A police officer who breached the public’s trust did so, in part, because of the culture of the Abbotsford Police Department (APD) that encouraged success at all costs, defence lawyer Brock Martland said Friday.
But Crown lawyer Peter Hogg dismissed the notion, saying there was no evidence that the APD had a “bending of the rules” culture.
The two presented a joint submission in B.C. Supreme Court in Vancouver at a sentencing hearing for former APD officer Christopher Nicholson.
Nicholson pleaded guilty last September to a charge of breach of trust in relation to an investigation that began in 2012.
Both lawyers recommended that Nicholson receive a 17-month conditional sentence.
Justice Brenda Brown agreed with the recommendation, saying that Nicholson had been in a position of trust.
“Society places great trust in police officers, and must be able to rely on that trust,” she said. “Mr. Nicholson’s breach has undermined the confidence of the public in at least the APD and perhaps in police generally.”
Nicholson was originally charged with 10 offences – six counts of obstructing justice, three counts of breach of trust and one count of conspiracy to traffic a controlled substance – but pleaded guilty to, and was sentenced, only on the one charge.
The other nine charges were stayed.
The court heard that the remaining charge was based on three incidents, including two in which false information was provided to other officers investigating drug cases.
In one of those incidents, Nicholson doubled the number of marijuana plants that an informant told him would be found in a grow-op that was under investigation.
In the other, he told an informant to provide a different date for a drug delivery that had apparently occurred.
In the third incident, Nicholson was transporting a man who had been arrested for suspicion of drug trafficking and told him to “pitch” any evidence he had on him before they got to the police station.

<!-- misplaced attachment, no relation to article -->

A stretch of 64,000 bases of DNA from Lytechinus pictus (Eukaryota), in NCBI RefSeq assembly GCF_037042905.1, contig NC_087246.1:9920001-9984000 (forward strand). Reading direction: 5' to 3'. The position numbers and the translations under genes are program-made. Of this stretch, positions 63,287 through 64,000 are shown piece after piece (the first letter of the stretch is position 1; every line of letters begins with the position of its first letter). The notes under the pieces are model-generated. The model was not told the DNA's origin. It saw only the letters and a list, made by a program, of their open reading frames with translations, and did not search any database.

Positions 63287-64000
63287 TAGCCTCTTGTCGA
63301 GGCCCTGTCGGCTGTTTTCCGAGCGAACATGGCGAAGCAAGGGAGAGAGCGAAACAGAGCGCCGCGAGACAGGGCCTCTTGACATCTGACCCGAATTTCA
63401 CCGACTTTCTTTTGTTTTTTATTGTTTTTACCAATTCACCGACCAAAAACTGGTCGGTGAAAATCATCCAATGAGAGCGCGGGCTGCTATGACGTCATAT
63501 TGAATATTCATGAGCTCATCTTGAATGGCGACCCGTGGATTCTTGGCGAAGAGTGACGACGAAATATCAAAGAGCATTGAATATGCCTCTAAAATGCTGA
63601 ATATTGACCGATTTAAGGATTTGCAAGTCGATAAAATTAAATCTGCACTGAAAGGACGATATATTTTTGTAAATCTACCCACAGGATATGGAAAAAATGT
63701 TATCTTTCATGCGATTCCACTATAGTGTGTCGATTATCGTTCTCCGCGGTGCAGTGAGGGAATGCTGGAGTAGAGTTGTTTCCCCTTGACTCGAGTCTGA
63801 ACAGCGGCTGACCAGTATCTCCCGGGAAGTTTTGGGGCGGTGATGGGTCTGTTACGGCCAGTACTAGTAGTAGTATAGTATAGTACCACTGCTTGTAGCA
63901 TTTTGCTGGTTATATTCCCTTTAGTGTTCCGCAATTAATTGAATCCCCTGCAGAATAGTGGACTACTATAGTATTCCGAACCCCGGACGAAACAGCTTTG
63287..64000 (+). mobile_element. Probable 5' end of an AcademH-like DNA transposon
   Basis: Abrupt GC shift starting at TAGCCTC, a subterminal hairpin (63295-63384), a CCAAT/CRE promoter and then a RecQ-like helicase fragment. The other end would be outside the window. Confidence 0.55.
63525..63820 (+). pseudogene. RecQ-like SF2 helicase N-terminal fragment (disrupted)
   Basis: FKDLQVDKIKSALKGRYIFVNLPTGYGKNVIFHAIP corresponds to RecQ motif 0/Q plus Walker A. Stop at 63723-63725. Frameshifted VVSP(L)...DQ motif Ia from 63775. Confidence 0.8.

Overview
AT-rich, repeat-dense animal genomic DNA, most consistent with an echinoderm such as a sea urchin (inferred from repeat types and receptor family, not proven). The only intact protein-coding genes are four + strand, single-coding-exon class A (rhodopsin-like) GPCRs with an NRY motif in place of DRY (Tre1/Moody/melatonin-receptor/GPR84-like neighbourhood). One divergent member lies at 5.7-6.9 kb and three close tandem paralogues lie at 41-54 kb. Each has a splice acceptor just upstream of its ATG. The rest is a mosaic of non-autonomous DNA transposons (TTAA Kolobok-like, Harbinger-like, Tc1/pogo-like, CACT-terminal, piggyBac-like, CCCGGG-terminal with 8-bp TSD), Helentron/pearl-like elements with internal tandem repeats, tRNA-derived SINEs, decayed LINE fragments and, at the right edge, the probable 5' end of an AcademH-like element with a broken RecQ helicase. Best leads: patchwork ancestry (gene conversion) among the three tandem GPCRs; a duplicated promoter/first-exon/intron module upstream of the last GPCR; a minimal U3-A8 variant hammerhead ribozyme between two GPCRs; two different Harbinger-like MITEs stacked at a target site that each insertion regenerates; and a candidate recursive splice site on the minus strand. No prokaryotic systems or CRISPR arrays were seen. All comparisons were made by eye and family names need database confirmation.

Hogg said these incidents showed a pattern of “calculated deceit” on Nicholson’s behalf.
“The actions clearly strike at the heart of the justice system,” he said.
Hogg said Nicholson’s charges resulted in 12 prosecutions being stayed because of the appearance that there could have been improprieties.
Defence lawyer Martland said Nicholson’s behaviour was motivated by his “wanting to make the community where he worked and raised his children a safer place.”
“Christopher Nicholson, more than anything, wanted to be an effective police officer,” he said.
Martland said Nicholson wanted to protect his sources to get the information he needed in drug and gang investigations, but, in so doing, there were times that he failed to follow “the rules absolutely.”
For example, Martland said Nicholson lied about the number of plants in the grow-op because the informant had provided a very specific number and he was worried that using that number would identify the individual.
Martland said the environment at the APD was also a factor.
“The culture of the APD was one of, ‘We’ll get it done at all the costs.’ If there’s some bending of the rules, if it means getting the job done, then that might be tolerated,” Martland said.
Hogg strongly disagreed.
“There is no evidence of success at all costs at the APD. There is no evidence that APD officers were counselled or trained to falsify informant information. There was one officer who emerged from the investigation … with respect to this type of offence and that is this accused.”
Martland said, however, that Nicholson takes responsibility for his actions and has “suffered tremendously” with the loss of his job and the shame that the charges have brought upon him. He was a “dedicated, relentless and determined police officer” whose work now consists of alarm installation.
The court was presented with 17 letters of support on Nicholson’s behalf.
“Through me, as his counsel, he asked that I convey his deep regret and apologies to the court, to the (Abbotsford Police) department, to the public,” Martland said.
Nicholson’s sentence begins with six months of house arrest during which time he is permitted to leave his property to work, go to medical appointments, or take his two kids, ages 6 and 7, to scheduled activities (this does not include family outings). He is also allowed 2.5 hours three times a week to go to the gym and run errands.
For the remaining 11 months, he is given more freedom, but must abide by a curfew of midnight to 6 a.m.
Following the sentencing, the APD issued a press release, in which Chief Bob Rich said the matter had been a “difficult and lengthy process” for the department.
He said Nicholson remains suspended without pay.
“The men and women of the Abbotsford Police Department continue to proudly serve our community with courage and integrity. We thank our community for their ongoing support,” he said.